Subsumption-free bottom-up evaluation of logic programs with partially instantiated data structures
Most deductive databases impose restrictions on the terms that can be used in them: they require that generated tuples be fully ground, i.e. contain no variables. Without this restriction, query evaluation of general programs needs subsumption tests in order to terminate correctly, and subsumption tests are expensive.
We study a class of programs that can handle terms with both variables and function symbols but for which subsumption tests are not necessary. This class is based on the notion of modes, which generalise adornments by not requiring that “bound” be synonymous with “ground”. We show how programs in this class may be recognized and how they should be transformed into an executable form, and then prove that bottom-up evaluation of the resulting programs does not require subsumption tests.
KeywordsLogic Program Function Symbol Position Node Type Graph Mode Assignment
Unable to display preview. Download preview PDF.
- F. Bancilhon, D. Maier, Y. Sagiv, and R. Ramakrishnan. Magic sets and other strange ways to implement logic programs. Proceedings of the Symposium on Principles of Database Systems, pages 1–15, 1986.Google Scholar
- P. M. Hill and J. W. Lloyd. The Gödel report. Technical Report 91-02, Department of Computer Science, University of Bristol, England, 1991.Google Scholar
- D. Kemp, K. Ramamohanarao, and Z. Somogyi. Right-, left-and multi-linear rule transformations that maintain context information. In Proceedings of the Sixteenth International Conference on Very Large Data Bases, pages 380–391, Brisbane, Australia, 1990.Google Scholar
- R. Milner. A proposal for standard ML. Conference Record of the ACM Symposium on LISP and Functional Programming, pages 184–197, 1984.Google Scholar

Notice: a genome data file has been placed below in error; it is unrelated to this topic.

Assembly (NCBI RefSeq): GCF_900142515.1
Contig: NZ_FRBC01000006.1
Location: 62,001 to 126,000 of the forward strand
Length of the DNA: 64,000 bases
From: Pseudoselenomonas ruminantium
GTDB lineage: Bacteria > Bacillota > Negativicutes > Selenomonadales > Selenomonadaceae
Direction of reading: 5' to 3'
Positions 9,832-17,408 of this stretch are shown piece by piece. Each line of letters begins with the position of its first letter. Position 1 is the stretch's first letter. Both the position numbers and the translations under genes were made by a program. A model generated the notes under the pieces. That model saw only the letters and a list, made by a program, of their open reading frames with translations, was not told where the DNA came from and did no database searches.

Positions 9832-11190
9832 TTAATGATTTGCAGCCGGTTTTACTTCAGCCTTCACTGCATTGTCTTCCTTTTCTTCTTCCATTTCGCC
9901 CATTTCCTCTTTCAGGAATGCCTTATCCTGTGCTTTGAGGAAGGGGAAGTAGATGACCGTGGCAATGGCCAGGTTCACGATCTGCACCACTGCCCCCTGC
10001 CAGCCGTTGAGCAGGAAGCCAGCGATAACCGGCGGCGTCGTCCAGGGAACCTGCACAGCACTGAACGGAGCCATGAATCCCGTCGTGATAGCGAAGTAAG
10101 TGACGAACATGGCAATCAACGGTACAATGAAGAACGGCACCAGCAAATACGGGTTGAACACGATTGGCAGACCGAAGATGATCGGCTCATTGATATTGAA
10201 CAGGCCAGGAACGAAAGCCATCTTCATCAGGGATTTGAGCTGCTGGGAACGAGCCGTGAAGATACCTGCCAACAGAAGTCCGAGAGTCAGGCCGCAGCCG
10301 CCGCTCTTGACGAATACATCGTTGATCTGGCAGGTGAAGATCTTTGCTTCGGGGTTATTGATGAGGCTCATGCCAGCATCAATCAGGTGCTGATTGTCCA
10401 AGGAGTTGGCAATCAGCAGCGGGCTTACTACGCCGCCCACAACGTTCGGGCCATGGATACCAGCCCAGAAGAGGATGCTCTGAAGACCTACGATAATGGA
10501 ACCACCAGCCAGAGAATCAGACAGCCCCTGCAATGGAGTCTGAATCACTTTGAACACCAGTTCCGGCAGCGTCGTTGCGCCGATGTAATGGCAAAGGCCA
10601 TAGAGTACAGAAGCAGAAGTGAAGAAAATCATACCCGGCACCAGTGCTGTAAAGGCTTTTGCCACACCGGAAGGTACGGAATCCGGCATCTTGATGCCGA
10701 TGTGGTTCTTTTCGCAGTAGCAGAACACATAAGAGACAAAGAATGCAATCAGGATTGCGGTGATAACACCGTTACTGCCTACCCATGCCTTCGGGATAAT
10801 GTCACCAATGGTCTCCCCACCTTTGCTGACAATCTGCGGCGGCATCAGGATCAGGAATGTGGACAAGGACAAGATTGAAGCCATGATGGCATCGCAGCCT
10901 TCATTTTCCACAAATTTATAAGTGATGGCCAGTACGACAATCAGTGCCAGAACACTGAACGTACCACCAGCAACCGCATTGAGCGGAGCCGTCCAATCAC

- A. Mycroft and R. A. O'Keefe. A polymorphic type system for Prolog. Artificial Intelligence, 23:295–307, 1984.Google Scholar
- R. Ramakrishnan, P. Bothner, D. Srivastava, and S. Sudarshan. CORAL — a database programming language. In Proceedings of the NACLP '90 Workshop on Deductive Databases, pages 2.1–2.9, Austin, Texas, 1990.Google Scholar
- Z. Somogyi. A system of precise modes for logic programs. In Proceedings of the Fourth International Conference on Logic Programming, pages 769–787, Melbourne, Australia, 1987.Google Scholar
- Z. Somogyi, D. Kemp, J. Harland, and K. Ramamohanarao. Subsumption-free bottom-up evaluation of logic programs with partially instantiated data structures. Technical Report 93/26, Department of Computer Science, University of Melbourne, Melbourne, Australia, 1993.Google Scholar
- J. Thom and J. Zobel. NU-Prolog reference manual, version 1.0. Technical Report 86/10, Department of Computer Science, University of Melbourne, Melbourne, Australia, 1986.Google Scholar
- J. Vaghani, K. Ramamohanarao, D. Kemp, Z. Somogyi, and P. Stuckey. Design overview of the Aditi deductive database system. In Proceedings of the Seventh International Conference on Data Engineering, pages 240–247, Kobe, Japan, 1991.Google Scholar